Extra-Toed Love: Polydactyl Cats!

By on 4-20-2012 in Uncategorized

Extra-Toed Love: Polydactyl Cats!

I love when cats have extra toes. Besides their impressively heightened ability to hunt and grab, I just can’t get enough of those great big paws! According to Chris Dinesen Rogers, polydactyl cats occupy a unique place in both cat biology and historical significance. The term “polydactyl” refers to the extra digits present on a cat’s paw. It is perhaps the association with historic figures that ensures the special place these in Americana.

Being Polydactyl

Normally, cats have four digits and a dew claw on each of their front paws, with four toes on each of the back paws. In a polydactyl cat, a cat will have six or more total digits on a front paw. Extra digits may also occur in the back feet. A genetic mutation causes this occurrence.

As you may guess, it can be quite noticeable, and it almost gives a cat the appearance of wearing mittens. Legend has it that extra toes can help a cat hunt better. According to the Seattle Humane Society, polydactyl cats were considered “lucky” because of their superior hunting ability.

This fact may account for the prevalence of six-toed cats on the East Coast where ships sailed into ports. During the early days of ship transport, cats served an important function on ships and acted as natural exterminators. Any characteristic which could improve their ability to hunt was desirable, hence the polydactyl’s connection with the shipping industry.

Hemingway’s Cats

While polydactyl cats have been around for hundreds of years, their fame grew with a cat named Snowball that was given to author Ernest Hemingway in 1935 by a sailor. Hemingway was living in Key West, Florida at the time. A devoted cat lover, he is quoted to have said, “One cat just leads to another.” No truer words were ever spoken.

Hemingway’s assortment of pets grew to about 50 cats that roamed free on his property. Today, the Ernest Hemingway Home and Museum keeps the original line of polydactyl cats going and ensuring their viability for future generations. Some 60 cats live on the museum grounds, and all have ties to Hemingway’s original polydactyl felines.

These six-toed cats enjoy not just their famous links with the past, but community support as well. Despite efforts by the U.S. Department of Agriculture to remove them, the Key West City Commission declared the cats to be, “…of historic, social and tourism significance.” Not too many cats hold such a high honor.

In addition to Hemingway, President Theodore Roosevelt also had a polydactyl cat named Slippers. Like Hemingway’s cats, Slippers roamed freely. His famous home was shared with his feline companion, Tom Quartz.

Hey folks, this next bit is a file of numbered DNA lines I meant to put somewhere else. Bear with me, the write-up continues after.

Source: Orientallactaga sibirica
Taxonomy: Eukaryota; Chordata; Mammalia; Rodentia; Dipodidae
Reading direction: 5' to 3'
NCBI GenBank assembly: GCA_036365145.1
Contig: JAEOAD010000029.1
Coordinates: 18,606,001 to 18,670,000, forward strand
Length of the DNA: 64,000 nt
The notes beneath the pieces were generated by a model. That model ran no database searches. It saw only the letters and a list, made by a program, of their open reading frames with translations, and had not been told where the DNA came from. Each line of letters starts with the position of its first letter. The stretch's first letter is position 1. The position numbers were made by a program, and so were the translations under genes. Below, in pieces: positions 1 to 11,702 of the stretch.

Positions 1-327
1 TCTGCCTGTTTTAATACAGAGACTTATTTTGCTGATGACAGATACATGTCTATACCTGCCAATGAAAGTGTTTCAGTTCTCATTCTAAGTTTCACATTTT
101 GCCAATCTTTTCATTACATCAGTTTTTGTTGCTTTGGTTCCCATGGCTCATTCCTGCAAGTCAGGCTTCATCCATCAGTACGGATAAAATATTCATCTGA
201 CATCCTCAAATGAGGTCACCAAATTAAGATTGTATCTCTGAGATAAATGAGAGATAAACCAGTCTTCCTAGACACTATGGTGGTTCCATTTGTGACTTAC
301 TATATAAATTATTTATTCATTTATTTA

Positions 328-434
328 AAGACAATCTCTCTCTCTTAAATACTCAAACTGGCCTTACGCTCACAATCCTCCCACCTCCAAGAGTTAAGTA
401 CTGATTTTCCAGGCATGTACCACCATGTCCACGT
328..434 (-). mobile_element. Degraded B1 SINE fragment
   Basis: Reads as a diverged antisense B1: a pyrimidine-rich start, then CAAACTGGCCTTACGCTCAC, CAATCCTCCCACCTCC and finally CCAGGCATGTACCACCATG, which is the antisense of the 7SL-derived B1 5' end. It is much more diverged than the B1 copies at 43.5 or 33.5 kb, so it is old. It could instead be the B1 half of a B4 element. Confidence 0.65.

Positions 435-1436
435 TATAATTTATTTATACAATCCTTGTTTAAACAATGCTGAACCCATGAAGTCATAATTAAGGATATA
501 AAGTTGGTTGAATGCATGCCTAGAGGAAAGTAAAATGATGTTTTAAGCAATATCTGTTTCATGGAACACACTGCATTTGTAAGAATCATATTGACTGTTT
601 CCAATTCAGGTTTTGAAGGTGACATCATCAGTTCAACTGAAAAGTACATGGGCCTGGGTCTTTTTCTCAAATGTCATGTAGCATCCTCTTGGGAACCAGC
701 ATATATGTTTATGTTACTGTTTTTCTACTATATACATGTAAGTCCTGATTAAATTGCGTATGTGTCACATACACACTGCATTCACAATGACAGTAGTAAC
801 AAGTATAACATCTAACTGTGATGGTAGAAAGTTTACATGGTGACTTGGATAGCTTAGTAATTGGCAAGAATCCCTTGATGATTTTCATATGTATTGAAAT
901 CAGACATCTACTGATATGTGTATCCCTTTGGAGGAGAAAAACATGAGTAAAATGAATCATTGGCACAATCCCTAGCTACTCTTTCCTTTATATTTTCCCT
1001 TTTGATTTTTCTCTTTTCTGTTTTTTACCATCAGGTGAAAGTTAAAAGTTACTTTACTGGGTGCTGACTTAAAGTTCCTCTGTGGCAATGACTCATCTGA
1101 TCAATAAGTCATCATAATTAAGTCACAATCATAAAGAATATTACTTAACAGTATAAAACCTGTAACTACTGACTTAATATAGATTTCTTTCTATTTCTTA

Caring for a Polydactyl Cat

If you are fortunate enough to own a polydactyl cat, you will need to take special care with your pet’s paws. The different shape of the paw may interfere with your cat’s ability to scratch and shed the sheaths of its nails. There is also the risk that a nail may grow back into her paw. You should keep your pet’s nails trimmed and examine them periodically to make sure they appear healthy.

As long as owners pay attention to the nails, there is no reason a polydactyl cat can’t have a completely normal life. These cats hold a unique place in the hearts of those who love them.

I can vouch for the importance of keeping polydactyl kitties’ nails trimmed back, from personal experience. Left untrimmed, a nail may grow back into the paw and cause pain/infection. If regular trims, performed by the parent or someone else (always a vet tech for our kids!), are not possible, please reconsider adopting a cat with extra toes. Usually these cuties are “special” at the shelters and the staff will know which ones are poly, as they really stand out! Adoption counselors will want to know that potential parents are aware of, and willing to take care of, the nail maintenance needs of said kitties.

LoveMeow lists more ways of referring to poly cats: Hemingway’s love for polydactyl cats helped coin the slang, Hemingway cat or Hemingway, for these animals…Hemingway is not the only nickname to describe polydactyl cats. They are often called mitten foot, mitten cat, boxers, boxing cats, thumb cats, Cardi-cats, and so forth.

I had a kitty whose paws were often referred to as “baseball mitts”. Just seeing his paws made me smile!

Stay tuned to Supurrb for more exciting facts and opinions about cats!

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